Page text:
Supported byOwner's Engineer
Clarion Energy banner

German companies are planning long-term investments in Serbia

Supported byspot_img

Germany is Serbia’s first trade partner in the EU and is one of the largest investors, and there are strong economic ties between the two countries, it was said at the meeting of representatives of the Eastern Committee of the German Economy and the Serbian Chamber of Commerce, and it was said that German companies are committed to long-term investments in Serbia.

At the meeting, it was assessed that a more dynamic green transformation is needed and the establishment of a system of incentives for the use of green energy, considering the resources and climatic conditions that Serbia has.

The Director of the Sector for Strategic Analysis, Services and Internationalization of PKS, Mihailo Vesović, presented the German delegation with investment opportunities in Serbia, as well as key macroeconomic parameters and challenges in the business environment.

Supported by

Vesović said that we will try to maintain and further improve the level of German investments in the Serbian economy.

“Our job is to ensure that business is faster, more efficient and simpler, both through regional initiatives such as the Open Balkans and the Chamber Investment Forum of the Western Balkans, as well as through submitting initiatives to the government in the best interest of the economy,” said Vesović.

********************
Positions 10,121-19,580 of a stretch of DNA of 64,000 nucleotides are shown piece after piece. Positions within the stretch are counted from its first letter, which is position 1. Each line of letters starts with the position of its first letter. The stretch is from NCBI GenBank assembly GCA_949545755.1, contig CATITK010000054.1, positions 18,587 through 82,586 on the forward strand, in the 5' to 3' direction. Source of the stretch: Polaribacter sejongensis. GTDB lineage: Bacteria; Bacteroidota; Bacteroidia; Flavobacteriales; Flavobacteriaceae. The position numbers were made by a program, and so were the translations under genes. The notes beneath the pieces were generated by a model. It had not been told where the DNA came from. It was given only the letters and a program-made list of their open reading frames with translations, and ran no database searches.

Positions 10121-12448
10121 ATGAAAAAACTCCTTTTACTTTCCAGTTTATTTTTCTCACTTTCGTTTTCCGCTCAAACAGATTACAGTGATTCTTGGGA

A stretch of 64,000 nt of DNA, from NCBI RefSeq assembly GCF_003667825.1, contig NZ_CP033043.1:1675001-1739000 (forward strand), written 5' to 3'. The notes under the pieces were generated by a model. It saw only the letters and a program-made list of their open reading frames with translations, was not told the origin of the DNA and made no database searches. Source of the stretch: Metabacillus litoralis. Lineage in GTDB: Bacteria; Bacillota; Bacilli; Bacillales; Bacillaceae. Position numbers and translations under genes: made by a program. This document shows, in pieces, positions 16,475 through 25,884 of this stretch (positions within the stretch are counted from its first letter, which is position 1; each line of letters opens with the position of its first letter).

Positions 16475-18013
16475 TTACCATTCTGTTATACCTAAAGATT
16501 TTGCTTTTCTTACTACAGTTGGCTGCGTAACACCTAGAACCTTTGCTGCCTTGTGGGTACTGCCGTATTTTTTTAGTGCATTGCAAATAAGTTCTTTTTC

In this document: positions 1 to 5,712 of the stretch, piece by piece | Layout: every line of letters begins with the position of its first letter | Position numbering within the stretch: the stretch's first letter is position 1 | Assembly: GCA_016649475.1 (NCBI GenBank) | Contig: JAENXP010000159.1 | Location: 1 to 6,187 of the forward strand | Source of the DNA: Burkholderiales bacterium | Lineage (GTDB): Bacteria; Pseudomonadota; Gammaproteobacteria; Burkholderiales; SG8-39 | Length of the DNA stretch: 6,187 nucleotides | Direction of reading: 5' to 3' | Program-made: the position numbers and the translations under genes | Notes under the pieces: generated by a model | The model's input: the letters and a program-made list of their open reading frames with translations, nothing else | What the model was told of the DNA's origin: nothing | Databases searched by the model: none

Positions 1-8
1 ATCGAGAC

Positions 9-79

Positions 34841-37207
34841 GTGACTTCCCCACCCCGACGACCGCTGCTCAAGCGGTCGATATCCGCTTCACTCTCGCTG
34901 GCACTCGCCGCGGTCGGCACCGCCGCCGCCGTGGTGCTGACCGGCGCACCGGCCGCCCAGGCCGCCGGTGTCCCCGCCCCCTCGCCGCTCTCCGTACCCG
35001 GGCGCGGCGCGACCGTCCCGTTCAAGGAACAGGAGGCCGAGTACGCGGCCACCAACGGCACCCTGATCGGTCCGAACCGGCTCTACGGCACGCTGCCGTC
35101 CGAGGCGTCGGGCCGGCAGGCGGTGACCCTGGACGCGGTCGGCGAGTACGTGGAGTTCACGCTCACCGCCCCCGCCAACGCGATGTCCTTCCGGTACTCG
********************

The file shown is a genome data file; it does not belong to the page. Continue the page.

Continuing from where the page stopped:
The director of the German-Serbian Chamber of Commerce in Serbia, Aleksandar Markus, stated that the German companies operating in this market are committed to long-term investments and plan to continue their business.

Germany is the main export partner

Bojan Stanić, Assistant Director of the Sector for Strategic Analysis of the Serbian Chamber of Commerce, stated that in 2022, Serbia achieved a very high deficit in total foreign trade goods exchange of almost 10 billion euros, caused primarily by high energy prices.

Supported by

But, as he stated, this was compensated by a significant surplus in the exchange of services, as well as a high inflow of foreign direct investments and remittances.

“Serbia’s trade in goods was the largest with the countries with which Serbia has signed free trade agreements, while the member countries of the European Union participated with about 60 percent of the total exchange. The main individual foreign trade partner in Serbia’s exports was Germany, followed by China and Italy”, says Stanić.

The delegation of the Eastern Committee of the German Economy included director Michael Harms and regional director for Southeast Europe Awa Quiring.

Sign up for business updates & specials.

Supported by


Supported byClarion Energy
Serbia Energy News
error: Content is protected !!